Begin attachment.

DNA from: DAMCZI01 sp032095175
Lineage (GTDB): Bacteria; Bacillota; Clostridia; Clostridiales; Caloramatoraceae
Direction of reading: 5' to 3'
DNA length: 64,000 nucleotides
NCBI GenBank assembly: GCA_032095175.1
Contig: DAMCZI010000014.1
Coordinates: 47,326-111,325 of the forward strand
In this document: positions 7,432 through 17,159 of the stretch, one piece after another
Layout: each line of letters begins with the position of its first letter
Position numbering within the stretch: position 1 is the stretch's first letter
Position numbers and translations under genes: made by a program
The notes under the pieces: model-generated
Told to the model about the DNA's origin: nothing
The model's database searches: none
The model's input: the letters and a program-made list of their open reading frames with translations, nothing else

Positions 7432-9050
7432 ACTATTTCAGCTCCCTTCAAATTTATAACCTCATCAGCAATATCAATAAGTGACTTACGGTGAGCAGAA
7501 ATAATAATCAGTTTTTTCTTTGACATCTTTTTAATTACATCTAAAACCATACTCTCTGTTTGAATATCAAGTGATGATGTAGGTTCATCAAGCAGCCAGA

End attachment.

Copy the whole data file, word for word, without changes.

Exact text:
DNA from: DAMCZI01 sp032095175
Lineage (GTDB): Bacteria; Bacillota; Clostridia; Clostridiales; Caloramatoraceae
Direction of reading: 5' to 3'
DNA length: 64,000 nucleotides
NCBI GenBank assembly: GCA_032095175.1
Contig: DAMCZI010000014.1
Coordinates: 47,326-111,325 of the forward strand
In this document: positions 7,432 through 17,159 of the stretch, one piece after another
Layout: each line of letters begins with the position of its first letter
Position numbering within the stretch: position 1 is the stretch's first letter
Position numbers and translations under genes: made by a program
The notes under the pieces: model-generated
Told to the model about the DNA's origin: nothing
The model's database searches: none
The model's input: the letters and a program-made list of their open reading frames with translations, nothing else

Positions 7432-9050
7432 ACTATTTCAGCTCCCTTCAAATTTATAACCTCATCAGCAATATCAATAAGTGACTTACGGTGAGCAGAA
7501 ATAATAATCAGTTTTTTCTTTGACATCTTTTTAATTACATCTAAAACCATACTCTCTGTTTGAATATCAAGTGATGATGTAGGTTCATCAAGCAGCCAGA